HBRA EVENTS HBRA NEWS HOBI Awards CELEBRATING 25 YEARS HOBI AWARDS HBRA OF CONNECTICUT HOME BUILDING INDUSTRY AWARDS The 25th Anniversary of the HOBI Awards was a wonderful night of celebration in the home building industry. The HBRA of Fairfield County is proud of our members who won a total of 83 HOBI awards for 2018. We wish a big congratulations to all the winners for their much deserved success. The 860 guests in attendance is a testament to the hard work put in by the HBRA of CT, Joanne Carroll and the judges who volunteer their time. We were also thrilled to unveil the new HOBI logo designed by our Marketing & Graphics Coordinator, Clare Michalak. Congratulations to all! If you would like a copy of the new logo, or photos from the night, please contact us! Tarzia Group, Nicola Tarzia Best Green Energy-Efficient Custom Home Bluewater Home Builders, Robert Sprouls Best Custom Home 3,000-4,000 SF Outstanding Special Purpose Room Best Spec Home $3-4 Million Blansfield Builders, Jim Blansfield Outstanding Custom Home 3,000-4,000 SF Best Residential Remodel $750,000 -1 Million East Coast Structures, John Sullivan Best In Town Custom Home 3,000-4,000 SF Domus Constructors, Chris Shea Best Remodeled Kitchen Fletcher Development, Ryan Fletcher Best Custom Home 4,000-5,000 SF J&J Custom Builder, Joe Filanowski Best Custom Home 5,000-6,000 SF Best Outdoor Feature SBP Homes, Doron Sabag Best Fairfield County Custom Home 6,000-7,000 SF Best Entry Best Custom Home 8,000-10,000 SF Best Custom Home Kitchen VAS Construction, Vincent Sciaretta Best Custom Home 7,000-8,000 SF Vita Design Group, Dave DeNomme Best Modern Custom Home 10 HBRA of Fairfield County | NOVEMBER 2018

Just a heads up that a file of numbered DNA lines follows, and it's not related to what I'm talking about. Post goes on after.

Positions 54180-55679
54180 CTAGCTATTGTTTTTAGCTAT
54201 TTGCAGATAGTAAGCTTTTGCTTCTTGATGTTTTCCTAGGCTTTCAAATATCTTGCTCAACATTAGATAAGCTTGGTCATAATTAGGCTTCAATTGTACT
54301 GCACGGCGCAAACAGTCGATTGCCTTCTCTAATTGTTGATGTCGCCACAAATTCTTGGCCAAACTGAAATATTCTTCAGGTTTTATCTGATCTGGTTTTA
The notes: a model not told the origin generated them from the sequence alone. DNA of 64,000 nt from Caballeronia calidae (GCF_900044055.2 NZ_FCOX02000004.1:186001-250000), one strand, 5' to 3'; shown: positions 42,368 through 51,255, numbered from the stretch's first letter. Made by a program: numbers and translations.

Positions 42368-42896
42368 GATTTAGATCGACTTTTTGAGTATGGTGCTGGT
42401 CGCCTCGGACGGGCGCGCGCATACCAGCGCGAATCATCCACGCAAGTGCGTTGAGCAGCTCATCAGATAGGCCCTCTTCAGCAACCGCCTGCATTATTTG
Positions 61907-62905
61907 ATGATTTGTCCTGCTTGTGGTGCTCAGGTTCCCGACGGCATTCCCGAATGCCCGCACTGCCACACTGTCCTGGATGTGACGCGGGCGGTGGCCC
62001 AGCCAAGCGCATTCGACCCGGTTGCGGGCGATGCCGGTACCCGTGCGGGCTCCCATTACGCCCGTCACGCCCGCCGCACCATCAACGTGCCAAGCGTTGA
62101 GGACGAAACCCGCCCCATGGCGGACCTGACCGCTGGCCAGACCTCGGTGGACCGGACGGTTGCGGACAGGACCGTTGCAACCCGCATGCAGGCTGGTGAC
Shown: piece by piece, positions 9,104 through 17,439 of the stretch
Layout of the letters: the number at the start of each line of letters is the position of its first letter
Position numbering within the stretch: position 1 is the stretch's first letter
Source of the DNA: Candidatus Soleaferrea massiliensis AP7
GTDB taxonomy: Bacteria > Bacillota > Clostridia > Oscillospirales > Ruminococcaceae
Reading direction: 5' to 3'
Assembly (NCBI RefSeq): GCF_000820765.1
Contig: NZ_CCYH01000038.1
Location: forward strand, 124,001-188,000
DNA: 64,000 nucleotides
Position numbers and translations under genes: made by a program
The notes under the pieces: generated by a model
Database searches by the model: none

Dibico Construction, Julio DiBiase Best Custom Home Over 15,000 SF Best Outdoor Living Environment Best Exterior Feature Best Interior Feature Best Accessory Building Best Marketed Home Best Special Promotion Best Builder Website Redwood Construction, Cassondra Stevenson Best New Old Custom Home Olsen Built Homes, Peter Olsen Best Spec Home $1-2 Million Michaud Group, Robert Michaud Best In Town Spec Home CCO Habitats, David Vynerib Best Spec Home $2-3 Million Milton Development, Ashley Shapiro Outstanding Contemporary Spec Home Outstanding Outdoor Feature Riverside Design Build, Marc Vandenhoeck Best Spec Home $4-5 Million Outstanding Interior/Exterior Feature Argus Development, Tim O’Malley Best Spec Home $5-6 Million Cole Harris Homes, Paul & Sitta Harris Best Spec Home Over $7 Million Best Spec Home Kitchen Outstanding Spec Home Over $7 Million Best Amenity Best In Town Remodel Best Residential Remodel $1-2 Million Toll Brothers Inc., Andrew LeGrant. Jason Gottlieb Best Traditional Community Best Single Family Home Over $800,000 Best 55+ Community Best Mid-Priced Townhouse Silver Heights Development, Seth Greenwald Best Cluster Community & Best Pocket Community Best Butler’s Pantry Love Where You Live, Danielle Bijanada Best Luxury Townhouse Community Best Luxury Townhouse Karp Associates, Arnold Karp Best Residential Remodel $150,000-250,000 Best New Commercial Building Community Service Award Hemingway Construction, Peter Sciaretta Best Residential Remodel $250,000-500,000 Best Luxury Bath Remodel Wernert Associates, Max Wernert Outstanding Contemporary Remodel $250,000- 500,000 Davenport Contracting, Brian P MacDonald Best Residential Remodel $500,000-750,000 NOVEMBER 2018 | HBRA of Fairfield County 11